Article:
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August 10, 2022

Hear That? Tonality in Product Design

When designing a product, a lot of thought goes into how it will work. But what about how it will sound? A squealing hairdryer, whistling laptop, or buzzing electric car would quickly be rejected by consumers. To improve the sound quality of their products, engineers analyze a variety of sound metrics, including the measure of frequency components in the overall sound — or tonality.  

What is Tonality?

Tonality, or tonalness, is a psychoacoustic indicator that identifies emerging tones over background noise to determine their contribution in the perception of a sound. The tonality of an acoustic source is one of the main metrics generally looked at to improve the sound quality of a product, together with loudness, sharpness, roughness, and fluctuation strength. 

Quantifying tonality means translating how “tonal” a sound is perceived by the human ear into objective metrics. In industrial applications, such as automotive, aeronautics, railway, or consumer goods, tonality expresses the relative weight of the tonal components over their surrounding frequency contents.

Tonality Example: Two Airplanes

To understand how tonality affects what we hear, listen to the difference in tonal scale between these two airplanes. 

Airplane 1

Airplane 2

In both files, you can hear the blade passing frequency (BPF) caused by the turbines. This corresponds to the turbine rotational speed multiplied by the number of blades. You’ll notice that airplane two sounds more tonal than airplane one. This is because it contains frequencies emerging from the rest of the sound. When a tonal sound is highly perceivable, simply put, it’s annoying. 

Psychoacoustic tonality versus time calculated with Ansys Sound

Psychoacoustic tonality versus time calculated with Ansys Sound.

Average Aures and psychoacoustic tonality calculated with Ansys Sound

Average Aures and psychoacoustic tonality calculated with Ansys Sound.

The BPF itself, and the surrounding noise, will have an influence on our perception of the tonal content. The more energy around the emerging frequency, the less perceivable the frequency will be and therefore the less tonal the sound.

Tonality in Psychoacoustics

Several psychoacoustic indicators are commonly used to calculate the tonality of acoustic signals, with international standard calculation methods:




Prominence Ratio (PR)

dB (decibels)

ECMA 74 Annex D and ISO7779:2018

Tone-to-Noise Ratio (TNR)


ECMA 74 Annex D and ISO7779:2018

Tonal Audibility


ISO1996-2 Annex C

Tonal Adjustment Kt ISO 1996-2


ISO1996-2 Annex C

Tonal Adjustment Kt DIN45681


DIN 45681:2005-03

Aures Tonality

tu (tonality unit)

Aures' model

Psychoacoustic Tonality

tuHMS (Hearing Model of Sottek)

ECMA 74 Annex G

Note: In Ansys Sound software, for each of these psychoacoustic indicators, the computation profile includes an automatic tone detection procedure.

For instance, the tone-to-noise ratio (TNR) is the energy ratio between a tone and the noise critical band (CB) centered on it:

tone to noise ratio formula
Prominence ratio

The prominence ratio (PR) is the energy ratio between the critical band around the tone and the two closest ones:

Prominence ratio formula
Mean square sound pressure

Simulating Tonality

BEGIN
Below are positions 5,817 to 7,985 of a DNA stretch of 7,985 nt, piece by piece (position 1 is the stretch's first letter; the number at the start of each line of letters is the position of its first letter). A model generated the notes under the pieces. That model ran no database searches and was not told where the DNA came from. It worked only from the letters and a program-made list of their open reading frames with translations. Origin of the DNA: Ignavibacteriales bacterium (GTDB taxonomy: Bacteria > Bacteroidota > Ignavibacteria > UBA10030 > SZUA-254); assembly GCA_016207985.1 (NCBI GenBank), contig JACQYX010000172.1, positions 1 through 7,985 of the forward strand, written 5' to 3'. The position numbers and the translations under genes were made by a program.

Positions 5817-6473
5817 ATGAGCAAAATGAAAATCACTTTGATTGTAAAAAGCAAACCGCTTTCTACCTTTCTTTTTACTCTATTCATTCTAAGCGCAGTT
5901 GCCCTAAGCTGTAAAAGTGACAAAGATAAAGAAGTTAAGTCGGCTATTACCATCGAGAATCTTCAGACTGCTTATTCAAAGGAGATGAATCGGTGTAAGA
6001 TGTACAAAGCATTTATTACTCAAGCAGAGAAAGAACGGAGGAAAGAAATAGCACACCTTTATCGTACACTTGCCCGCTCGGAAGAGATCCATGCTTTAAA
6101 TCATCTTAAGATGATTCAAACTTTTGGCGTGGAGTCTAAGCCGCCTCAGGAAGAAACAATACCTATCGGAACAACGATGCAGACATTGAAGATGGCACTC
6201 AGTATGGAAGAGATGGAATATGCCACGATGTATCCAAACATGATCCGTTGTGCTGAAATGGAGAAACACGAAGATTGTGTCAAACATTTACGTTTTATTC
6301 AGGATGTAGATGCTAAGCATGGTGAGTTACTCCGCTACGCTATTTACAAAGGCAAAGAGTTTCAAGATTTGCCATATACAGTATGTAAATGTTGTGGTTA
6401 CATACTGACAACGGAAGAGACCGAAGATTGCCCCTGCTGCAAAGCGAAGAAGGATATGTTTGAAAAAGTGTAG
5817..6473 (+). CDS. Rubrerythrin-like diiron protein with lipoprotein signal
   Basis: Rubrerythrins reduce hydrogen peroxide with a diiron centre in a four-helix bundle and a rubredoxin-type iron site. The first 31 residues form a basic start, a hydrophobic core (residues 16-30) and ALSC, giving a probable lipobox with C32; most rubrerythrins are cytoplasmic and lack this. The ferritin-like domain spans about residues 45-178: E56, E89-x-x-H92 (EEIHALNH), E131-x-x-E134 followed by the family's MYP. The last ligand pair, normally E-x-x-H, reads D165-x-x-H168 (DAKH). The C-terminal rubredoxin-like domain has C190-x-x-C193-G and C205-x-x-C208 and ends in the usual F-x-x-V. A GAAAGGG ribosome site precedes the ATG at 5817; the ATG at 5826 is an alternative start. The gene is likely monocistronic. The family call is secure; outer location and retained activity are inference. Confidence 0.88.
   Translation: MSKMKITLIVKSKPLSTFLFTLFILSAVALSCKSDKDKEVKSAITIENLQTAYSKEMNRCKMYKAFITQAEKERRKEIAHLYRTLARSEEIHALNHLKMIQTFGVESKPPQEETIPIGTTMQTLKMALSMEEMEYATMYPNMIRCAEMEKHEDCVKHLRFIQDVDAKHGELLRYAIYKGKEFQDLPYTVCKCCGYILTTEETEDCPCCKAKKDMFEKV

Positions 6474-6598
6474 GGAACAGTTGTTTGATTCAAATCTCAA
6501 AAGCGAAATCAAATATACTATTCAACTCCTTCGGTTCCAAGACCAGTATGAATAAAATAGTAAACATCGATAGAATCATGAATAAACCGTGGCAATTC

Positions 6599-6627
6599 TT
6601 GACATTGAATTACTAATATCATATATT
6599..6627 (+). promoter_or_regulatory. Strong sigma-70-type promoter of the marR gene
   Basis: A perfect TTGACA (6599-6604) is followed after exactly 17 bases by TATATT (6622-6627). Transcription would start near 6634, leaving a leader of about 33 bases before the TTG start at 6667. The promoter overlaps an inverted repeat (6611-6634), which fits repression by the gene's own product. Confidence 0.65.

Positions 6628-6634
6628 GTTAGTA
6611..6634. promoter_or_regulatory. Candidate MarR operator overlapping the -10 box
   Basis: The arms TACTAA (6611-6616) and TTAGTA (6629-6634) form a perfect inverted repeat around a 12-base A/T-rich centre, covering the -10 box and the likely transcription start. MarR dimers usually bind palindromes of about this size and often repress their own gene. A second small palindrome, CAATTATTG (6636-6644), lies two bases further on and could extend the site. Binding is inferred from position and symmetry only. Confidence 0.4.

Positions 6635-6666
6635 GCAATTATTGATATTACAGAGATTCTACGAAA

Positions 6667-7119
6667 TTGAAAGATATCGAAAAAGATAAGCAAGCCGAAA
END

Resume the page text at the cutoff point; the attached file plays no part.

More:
Assessing tonality is critical in a wide variety of applications, such as electric motors, HVAC systems, and construction machinery. But in these complex systems, identifying the single source of a sound can be incredibly difficult. To break noises into different sources and analyze how they each affect the overall sound of the system, engineers can use Ansys Sound to simulate and test data.

Fan Noise Simulation

In this example, engineers used Ansys Fluent and  Sound to improve the sound quality of a fan. The computational fluid dynamic (CFD) simulation performed by Fluent made sure the fan was designed properly, while Sound made sure the noise from the fan was as it should be.

To predict the influence of design on the sound quality of the fan, the second fan was given a modified design with twisted blades. Modifying the design divided the tonality by about 3 tu according to both Aures and ECMA74 models. For theTNR, only the 260 Hz tone emerged in the modified design. Through this simulation, engineers confirmed that changing the shape of the blades would reduce the tonal content of the noise and therefore improve the overall sound quality.

Listen to how changing the shape of fan blades can improve sound quality.


E-motor Noise Simulation

Another example where tonality can negatively affect the user experience is electric motors.

Electric motor noises can be annoying due to the high-pitched tones from the rolling and aerodynamic noise. Those tones, which evolve relatively to the speed of the motor, are called “orders.” 

Thanks to Sound, the tonality can be computed looking at the TNR or the PR of the orders generated by the e-motor. This shows two strong tonal emergences of order 48 and order 60, which would likely be annoying to the driver and the passengers.

Ansys Sound can be used to simulate electric motor tonality (left) and internal combustion engines (above). Click the images to listen.


Setting the Right Tone

To design products that meet standards for sound quality and create auditory experiences customers will enjoy, analyzing and addressing noise sources is critical. Through acoustics simulation and acoustic metrics like tonality, engineers can identify every squeak, buzz, and whistle, and explore options to create the ideal sound for their project. Learn more about getting started with Ansys Acoustics software with your Ansys Learning Hub account.

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